Now I’m going to be honest with you, the last “sim” type game that I played and enjoyed was on my Super Nintendo: a little ditty called Sim City. I loved that game, especially when you are allowed to decimate the city by your choosing. Every other “sim” game that I tried I disliked heavily; they were too slow for me and it seemed to take forever to get to the good stuff. I like games where you jump in, don’t have your hand held too much and can start whupping ass right away. “Sim” games are the exact opposite of that, which is why I usually steer clear of them. However, when I was little my father use to take me hunting every now and then, while we never actually got a deer it was a very nice experience to have. Hunting with my father are some of the best memories I have and I wouldn’t give those away for anything. Having some experience hunting I can say that theHunter: Call of the Wild did have some developers that have been hunting before. This game isn’t like Cabela’s Big Game Hunter or any games in the survival hunting genre, this is a real hunting “sim;” and it surprisingly pulls it off quite well.
When the game loads up you get to chose some small options for your Great White Hunter, you can be male or female and you can pick from six character designs. Not a whole lot to pick from, but when you figure it is a first person shooter, it really doesn’t matter. Unfortunately this game only has two nature reserves to hunt in, Hirschfelden Hunting Reserve or the Layton Lake District. Seeing as I’ve already hunted in America in real life I decided to see what was in store for me across the pond and traveled to Hirschfeldon Hunting Reserve. Now, the developers did a fantastic job with the graphics; the reserve looked almost lifelike. If I walked on dirt I wouldn’t make a sound, if I was on grass I would make a crunch that could scare possible prey away. The weather patterns changed often and when you finally did encounter a deer the animal looked majestic; as it should. The developer was even smart enough to make the HUD small and incorporate a lot of it into your phone, which helps you track animals and which carries your map and whatnot. So instead of being bogged down with arrows and such on the screen you can enjoy the view as you stalk your prey.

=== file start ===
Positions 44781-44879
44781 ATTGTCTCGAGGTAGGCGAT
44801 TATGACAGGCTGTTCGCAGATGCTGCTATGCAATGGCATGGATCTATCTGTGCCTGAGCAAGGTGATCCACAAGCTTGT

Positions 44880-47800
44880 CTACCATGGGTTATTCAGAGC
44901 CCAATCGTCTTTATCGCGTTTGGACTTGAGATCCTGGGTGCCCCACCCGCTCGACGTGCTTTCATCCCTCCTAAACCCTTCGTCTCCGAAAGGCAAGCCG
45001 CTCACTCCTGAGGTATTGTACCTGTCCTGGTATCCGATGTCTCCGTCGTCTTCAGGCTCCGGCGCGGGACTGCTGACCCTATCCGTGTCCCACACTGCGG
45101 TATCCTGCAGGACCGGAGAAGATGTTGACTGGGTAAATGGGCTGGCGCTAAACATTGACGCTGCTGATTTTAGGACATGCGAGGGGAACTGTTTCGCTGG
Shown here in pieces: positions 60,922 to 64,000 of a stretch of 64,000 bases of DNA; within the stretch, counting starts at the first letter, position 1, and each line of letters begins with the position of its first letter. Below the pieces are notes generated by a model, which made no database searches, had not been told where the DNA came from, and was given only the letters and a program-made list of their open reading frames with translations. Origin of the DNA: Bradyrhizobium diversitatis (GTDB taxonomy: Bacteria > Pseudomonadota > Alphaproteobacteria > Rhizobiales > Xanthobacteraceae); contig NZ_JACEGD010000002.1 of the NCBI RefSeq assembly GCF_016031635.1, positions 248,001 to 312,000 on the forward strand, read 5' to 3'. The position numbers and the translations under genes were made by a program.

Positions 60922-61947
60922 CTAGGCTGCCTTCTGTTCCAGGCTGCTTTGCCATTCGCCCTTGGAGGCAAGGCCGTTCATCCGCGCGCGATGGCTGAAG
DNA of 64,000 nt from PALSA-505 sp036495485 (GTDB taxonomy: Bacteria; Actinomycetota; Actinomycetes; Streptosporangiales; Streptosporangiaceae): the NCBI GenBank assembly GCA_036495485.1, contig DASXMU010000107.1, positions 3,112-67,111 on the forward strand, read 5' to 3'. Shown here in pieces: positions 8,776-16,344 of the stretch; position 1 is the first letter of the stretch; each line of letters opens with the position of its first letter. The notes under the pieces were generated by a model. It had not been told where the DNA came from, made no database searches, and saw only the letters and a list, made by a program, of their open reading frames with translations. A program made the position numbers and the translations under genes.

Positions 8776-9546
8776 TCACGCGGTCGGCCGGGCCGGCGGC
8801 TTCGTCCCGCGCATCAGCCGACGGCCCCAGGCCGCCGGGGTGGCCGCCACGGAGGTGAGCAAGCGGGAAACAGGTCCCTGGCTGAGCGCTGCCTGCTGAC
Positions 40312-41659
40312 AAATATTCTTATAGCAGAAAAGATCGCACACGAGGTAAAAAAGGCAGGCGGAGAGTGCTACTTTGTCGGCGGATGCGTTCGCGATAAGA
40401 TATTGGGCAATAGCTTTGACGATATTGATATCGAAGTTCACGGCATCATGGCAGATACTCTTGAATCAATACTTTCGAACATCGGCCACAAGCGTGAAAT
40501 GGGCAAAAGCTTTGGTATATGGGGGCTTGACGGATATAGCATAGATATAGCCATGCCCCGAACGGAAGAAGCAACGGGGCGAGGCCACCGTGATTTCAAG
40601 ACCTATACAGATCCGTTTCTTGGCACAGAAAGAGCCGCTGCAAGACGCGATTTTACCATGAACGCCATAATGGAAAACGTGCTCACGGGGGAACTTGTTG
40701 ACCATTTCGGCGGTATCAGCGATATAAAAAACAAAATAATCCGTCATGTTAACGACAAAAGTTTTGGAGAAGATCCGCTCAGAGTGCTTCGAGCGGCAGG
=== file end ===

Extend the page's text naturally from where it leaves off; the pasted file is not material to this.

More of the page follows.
This game plays a lot like Far Cry 3, where you need to find Lookouts so you can find areas of interest on your map. You also get to discover Outposts that you can fast travel to once unlocked. That’s a nice tough, I hate like hell walking everywhere. While this game shares a layout with Far Cry 3 it certainly does not share the speed that Far Cry 3 has. I totally understand that hunting is a slow, grueling and possibly boring process but maybe you shouldn’t have made that part of the game. While I was tracking an animal I swear that every other animal in the reserve disappeared, it makes sense that the game wants you to track the one animal you are focused on, but I find it hard to believe I wouldn’t run into another animal as I walked for miles. The controls while hunting are fairly easy, your cell phone is important so if you need it to pop up to help you track just press Left Bumper. The Right Stick is flashlight for when it is dark, pressing Left Stick toggles you from walk to run. B is crouch and holding B gets you prone, you will have to use this a lot seeing that all the animal can hear you coming and the element of surprise is paramount. You also level up as you hunt, the more kills and special areas you find the more skill points you can earn which allows you to improve your hunting. The first skill point I used was on finding tracks easier, this is important while hunting so I figured I’d give that a go first. You also earn money for kills which lets you purchase better guns, equipment, ammo, all the necessary hunting gear.